A bearing reference is not just a number. It contains a lot of information about the bearing. In this blog (reading time: 3 minutes) we will show you three important product characteristics in bearing references. You will be a bearing expert in no time!
Composition of bearing references
First, something about the complete bearing reference. It usually consists of numbers, sometimes combined with letters. The so-called prefixes and suffixes indicate additional properties of the bearing. Often manufacturers use different prefixes or suffixes for similar features. Without an explanatory list, they are confusing. In a previous blog you will find some examples of different prefixes and suffixes.
Fortunately, there is a clear logic behind the basic designation: the part of the bearing number without the prefixes and suffixes. These references are determined according to rules that most manufacturers follow. When you know the “formula”, you can easily discern some important details. Let’s see how that works.
Part 1: The bearing type
The basic indications consist of three fixed components. The first part is a number, a letter, or a combination of these. This is the description of the bearing type.
The following overview shows the most common bearing types:
The 6203-C3 bearing begins with “6” and is therefore a single-row groove ball bearing. And the 7416-B-MP is a single-row angular contact ball bearing because it begins with “7”. The first number gives a quick indication of the bearing type.
Part 2: The size series
Now we come to the second part of the basic designation. This is the “size series”. The first number of this section, which is sometimes omitted, indicates the width (for radial bearings) or height (for axial bearings)*. The second number of the size series refers to the outside diameter.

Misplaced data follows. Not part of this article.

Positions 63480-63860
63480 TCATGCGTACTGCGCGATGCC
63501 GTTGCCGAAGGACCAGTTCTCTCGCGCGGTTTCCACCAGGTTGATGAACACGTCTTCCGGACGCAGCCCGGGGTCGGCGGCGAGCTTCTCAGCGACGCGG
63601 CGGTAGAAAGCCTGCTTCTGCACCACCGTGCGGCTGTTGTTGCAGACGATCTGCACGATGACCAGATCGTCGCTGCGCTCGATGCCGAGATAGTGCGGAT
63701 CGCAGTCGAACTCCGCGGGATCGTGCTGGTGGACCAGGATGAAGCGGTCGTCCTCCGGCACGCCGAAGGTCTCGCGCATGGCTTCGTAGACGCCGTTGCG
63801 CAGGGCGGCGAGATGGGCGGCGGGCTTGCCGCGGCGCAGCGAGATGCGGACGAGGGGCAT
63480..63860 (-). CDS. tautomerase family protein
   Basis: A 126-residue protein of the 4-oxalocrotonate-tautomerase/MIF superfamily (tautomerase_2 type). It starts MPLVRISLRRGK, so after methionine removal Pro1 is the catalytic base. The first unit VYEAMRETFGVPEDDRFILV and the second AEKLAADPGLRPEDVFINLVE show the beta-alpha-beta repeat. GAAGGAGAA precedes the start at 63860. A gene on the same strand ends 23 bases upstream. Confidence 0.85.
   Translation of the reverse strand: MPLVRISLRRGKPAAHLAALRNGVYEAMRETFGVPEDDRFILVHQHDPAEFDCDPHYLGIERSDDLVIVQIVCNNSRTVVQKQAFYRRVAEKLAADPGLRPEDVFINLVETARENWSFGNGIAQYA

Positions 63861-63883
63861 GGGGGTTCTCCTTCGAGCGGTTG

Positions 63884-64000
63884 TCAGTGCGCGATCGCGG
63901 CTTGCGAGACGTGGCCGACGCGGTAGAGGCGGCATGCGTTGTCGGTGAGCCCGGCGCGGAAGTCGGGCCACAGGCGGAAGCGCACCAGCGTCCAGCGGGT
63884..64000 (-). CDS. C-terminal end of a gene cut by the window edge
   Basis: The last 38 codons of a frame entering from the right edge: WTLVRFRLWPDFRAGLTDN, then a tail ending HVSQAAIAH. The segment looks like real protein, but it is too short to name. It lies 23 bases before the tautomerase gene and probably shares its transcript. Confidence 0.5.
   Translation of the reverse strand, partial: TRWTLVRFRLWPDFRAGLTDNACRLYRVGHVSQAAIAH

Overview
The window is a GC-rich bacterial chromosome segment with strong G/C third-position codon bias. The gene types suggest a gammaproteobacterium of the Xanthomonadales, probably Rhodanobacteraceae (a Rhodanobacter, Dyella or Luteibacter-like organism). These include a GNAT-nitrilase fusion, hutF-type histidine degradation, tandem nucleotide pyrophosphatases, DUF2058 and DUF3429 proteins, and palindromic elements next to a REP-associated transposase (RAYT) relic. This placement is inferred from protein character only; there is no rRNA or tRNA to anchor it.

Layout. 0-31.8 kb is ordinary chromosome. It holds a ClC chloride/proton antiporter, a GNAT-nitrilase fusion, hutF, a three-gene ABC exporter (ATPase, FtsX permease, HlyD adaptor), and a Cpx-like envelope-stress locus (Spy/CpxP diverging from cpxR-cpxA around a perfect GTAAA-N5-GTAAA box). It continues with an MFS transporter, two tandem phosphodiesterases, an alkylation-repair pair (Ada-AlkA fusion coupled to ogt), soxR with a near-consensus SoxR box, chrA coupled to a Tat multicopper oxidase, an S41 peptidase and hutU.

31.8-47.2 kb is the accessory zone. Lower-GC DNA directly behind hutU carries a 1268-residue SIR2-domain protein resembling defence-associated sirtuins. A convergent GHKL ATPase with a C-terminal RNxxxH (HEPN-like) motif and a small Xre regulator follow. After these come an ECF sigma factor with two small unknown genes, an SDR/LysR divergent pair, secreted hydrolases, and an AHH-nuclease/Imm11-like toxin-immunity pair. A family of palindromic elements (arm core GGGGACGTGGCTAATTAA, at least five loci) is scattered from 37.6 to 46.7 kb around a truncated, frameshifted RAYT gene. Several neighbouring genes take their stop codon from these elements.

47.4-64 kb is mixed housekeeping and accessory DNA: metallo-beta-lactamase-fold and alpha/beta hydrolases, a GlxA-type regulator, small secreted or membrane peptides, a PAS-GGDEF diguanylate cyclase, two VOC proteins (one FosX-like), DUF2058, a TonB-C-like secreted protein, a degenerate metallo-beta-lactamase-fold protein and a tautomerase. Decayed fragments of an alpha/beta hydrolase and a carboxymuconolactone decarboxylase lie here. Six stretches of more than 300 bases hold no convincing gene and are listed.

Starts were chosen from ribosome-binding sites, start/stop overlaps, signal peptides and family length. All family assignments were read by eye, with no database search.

*Radial bearings capture forces perpendicular to the shaft, while axial bearings capture forces in the longitudinal direction of the shaft.
The table below shows the meaning of the number for the width (for radial bearings) or height (for axial bearings), as well as their corresponding outside diameter.
The higher the value, the wider the inner and outer rings. Often the ball size will also increase. Bearings with higher values can be subjected to heavier loads.
In our first example of 6203-C3, the size series is “2”. The table shows this is an average width class. And in our second example of 7416-B-MP, the size series is “4”. Which means it can withstand a (relatively) heavier load.
Part 3: The inner diameter
Finally, the third part of the basic designation. This refers to the inside diameter, also called the bore. These are the last 2 digits in the basic designation. A simple formula will calculate the inside diameter.
Is the number 04 or greater? Then multiply this number by five to get the inside diameter (in mm). Very simple. But there is (of course) an exception. If the number is less than 04, the inner diameter is as shown below:
Back to our examples. For 6203-C3, “03” indicates the inside diameter. The table above shows it is 17 mm. For 7416-B-MP, “16” indicates the inside diameter. A quick calculation (16 x 5) shows the inside diameter of this bearing to be 80 mm. It’s as simple as that.
Let us look at a final example. Suppose your customer calls and asks for 21317-E1-K from FAG. Using the above steps, your reply will immediately be: “Just a minute, let me check if we have this double-row spherical bearing with an inner diameter of 85 mm in stock!” Sounds good, right?
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